Religious bodies like the Church of England have gone into overdrive, even going so far as to claim that gay couples getting married would somehow undermine marriage.  Such a position, defending the current marriage apartheid, comes from hate and bigotry, and should be resisted.

However, the Government’s consultation questionnaire is pretty good, and does include questions covering all aspects of the equal marriage debate, and also allows you to make a submission of up to about 200 words in support of your response. 

You can submit your response to the consultation online at the Home Office’s equal civil marriage consultation page.

For more information, you can go to Peter Tatchell’s Equal Love page.


Here’s a copy of my submission’s supporting comment:

As a supporter of equal rights for everyone, I believe that it is only fair and reasonable for all people, irrespective of gender, should expect and enjoy the same rights to:

– civil marriage (for both same-sex and opposite-sex relationships);
– civil partnership (for both same-sex and opposite-sex relationships);
– religious same-sex marriage, carried out in a place of worship.

Civil and religious marriages, and civil partnerships, should be open and available to all couples, through a law that is blind to the sexual orientation of couples, whilst respecting them at the same time.

As marriage is a state secular mechanism, it should also be established that any organisation carrying out marriages on behalf of the state, including religious ones,  should carry out same-sex marriages.  Whilst I understand that this may be problematic in terms of the belief systems of some religions, religious organisations should be made to allow those of their clergy who want to perform same-sex marriages to do so, and on their premises or place of worship.

There is no rational or just argument against establishing a modern system of marriage which reflects society and treats every citizen fairly.

Big Brother Dave is watching you

Many Tories like to model themselves as libertarians, but really under the surface they are simply authoritarian curtain-twitchers.  They want to control every aspect of other people’s lives with much the same zeal as the Soviet.  To control you have to know what people are doing, and thinking.  Now David Cameron wants to snoop on every UK citizen, whether they’ve committed a crime or not, under plans announced today.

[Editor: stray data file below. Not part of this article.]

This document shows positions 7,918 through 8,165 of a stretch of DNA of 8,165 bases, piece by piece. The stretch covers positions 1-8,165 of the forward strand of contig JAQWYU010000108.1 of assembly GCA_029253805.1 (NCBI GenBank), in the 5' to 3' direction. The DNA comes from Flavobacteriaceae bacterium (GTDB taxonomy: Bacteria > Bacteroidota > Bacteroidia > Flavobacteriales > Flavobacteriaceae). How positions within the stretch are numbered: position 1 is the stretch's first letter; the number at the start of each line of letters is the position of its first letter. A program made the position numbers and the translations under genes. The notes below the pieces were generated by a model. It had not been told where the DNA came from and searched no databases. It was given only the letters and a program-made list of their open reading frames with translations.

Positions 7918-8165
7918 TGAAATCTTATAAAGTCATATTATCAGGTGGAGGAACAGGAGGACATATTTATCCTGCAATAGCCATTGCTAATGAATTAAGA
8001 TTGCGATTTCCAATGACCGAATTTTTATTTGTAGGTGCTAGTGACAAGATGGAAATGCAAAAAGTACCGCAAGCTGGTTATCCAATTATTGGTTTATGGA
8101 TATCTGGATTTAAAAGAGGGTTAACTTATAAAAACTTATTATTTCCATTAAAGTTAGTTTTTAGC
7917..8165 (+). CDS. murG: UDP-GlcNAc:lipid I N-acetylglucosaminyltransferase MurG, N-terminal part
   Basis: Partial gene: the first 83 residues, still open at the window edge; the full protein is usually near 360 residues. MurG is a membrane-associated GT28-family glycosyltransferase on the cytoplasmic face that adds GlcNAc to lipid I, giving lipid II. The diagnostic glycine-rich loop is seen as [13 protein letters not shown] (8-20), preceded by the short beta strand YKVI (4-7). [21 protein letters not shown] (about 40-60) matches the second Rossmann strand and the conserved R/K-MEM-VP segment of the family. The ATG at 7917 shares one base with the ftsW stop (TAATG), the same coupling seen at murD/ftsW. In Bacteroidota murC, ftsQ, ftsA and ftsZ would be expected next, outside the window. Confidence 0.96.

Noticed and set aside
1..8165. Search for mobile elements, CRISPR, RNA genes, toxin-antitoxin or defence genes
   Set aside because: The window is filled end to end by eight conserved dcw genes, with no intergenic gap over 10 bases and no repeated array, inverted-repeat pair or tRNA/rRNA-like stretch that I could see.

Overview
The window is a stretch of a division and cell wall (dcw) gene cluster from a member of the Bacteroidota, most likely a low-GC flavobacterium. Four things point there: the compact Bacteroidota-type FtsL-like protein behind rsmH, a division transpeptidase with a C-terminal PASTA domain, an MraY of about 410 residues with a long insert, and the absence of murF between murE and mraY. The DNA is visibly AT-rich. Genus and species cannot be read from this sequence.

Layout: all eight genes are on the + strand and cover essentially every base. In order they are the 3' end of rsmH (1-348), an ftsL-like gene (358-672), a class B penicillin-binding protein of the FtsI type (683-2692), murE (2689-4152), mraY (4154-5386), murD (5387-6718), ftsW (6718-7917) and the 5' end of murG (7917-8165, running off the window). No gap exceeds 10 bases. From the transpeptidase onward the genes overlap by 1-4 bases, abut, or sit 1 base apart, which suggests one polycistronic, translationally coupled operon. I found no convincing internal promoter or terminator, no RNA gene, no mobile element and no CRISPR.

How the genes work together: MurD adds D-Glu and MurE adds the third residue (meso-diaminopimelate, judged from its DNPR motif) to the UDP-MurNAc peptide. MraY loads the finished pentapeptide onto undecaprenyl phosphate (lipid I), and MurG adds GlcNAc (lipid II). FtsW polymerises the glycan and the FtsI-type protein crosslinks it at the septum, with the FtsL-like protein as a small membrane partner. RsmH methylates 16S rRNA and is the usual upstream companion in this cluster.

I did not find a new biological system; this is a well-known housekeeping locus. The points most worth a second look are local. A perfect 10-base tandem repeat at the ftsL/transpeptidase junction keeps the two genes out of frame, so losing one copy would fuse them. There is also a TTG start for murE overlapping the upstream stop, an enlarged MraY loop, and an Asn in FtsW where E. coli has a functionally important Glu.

This changes all of us from being citizens, into potential perpetrators of whatever the government deems to be criminal.  This is the authoritarian moral abyss of Judge Dredd, where everyone who is not guilty of something, will be sooner or later.

We can’t trust our security services with our information.  Given the porous nature of the relationship between the police forces and the media, any person’s emails, texts or the details of which websites they visit, could be leaked to a press after blood.  Be it a footballer or a union official, or maybe an ordinary person, like a former teacher suspected of murder.  Every grain of their online existence will become grist for the mill in search of sales and advertising revenue.

Labour demonstrated the same drive to collect information on UK citizens during the Blair and Brown years, but failed.  Now, instead of respecting every citizen’s right to privacy, David Cameron is resurrecting Labour’s plans to spy on us, and make the UK just like that other great shining example of liberal democracy, China.


International Women’s Day

Shaking the Tree with Peter Gabriel and Paula Coles.

Sacrificing liberty for security

The riots last week were an indicator of a society which has some things wrong with it.  Not broken, as the Tories love to keep telling us, but there are some places where things could be a lot better.

Another indicator of our society’s dark heart can be found in the state’s response to the riots.  Harsh and overly punitive sentencing handed out by the 21st Century equivalent of hanging judges seems to be designed to satisfy the blood lust we’ve seen in the media and on blogs.  Even some self-proclaimed libertarians suspended their principles, making them subservient to impotent rage.  This populist approach to the law will serve to further reduce the public’s faith in the judiciary and alienate further a section of society which feels it has already been poorly treated.  A judiciary which follows the howls of the mob is not just and not fit for purpose in a liberal society.

Then there’s talk of the government suspending communications media in an attempt to hamper the organisation of looting sprees.  That’s the kind of illiberal response we’d expect from China or the Yemen.  If our government is taking tips from the cruellest regimes in the world then we should be worried.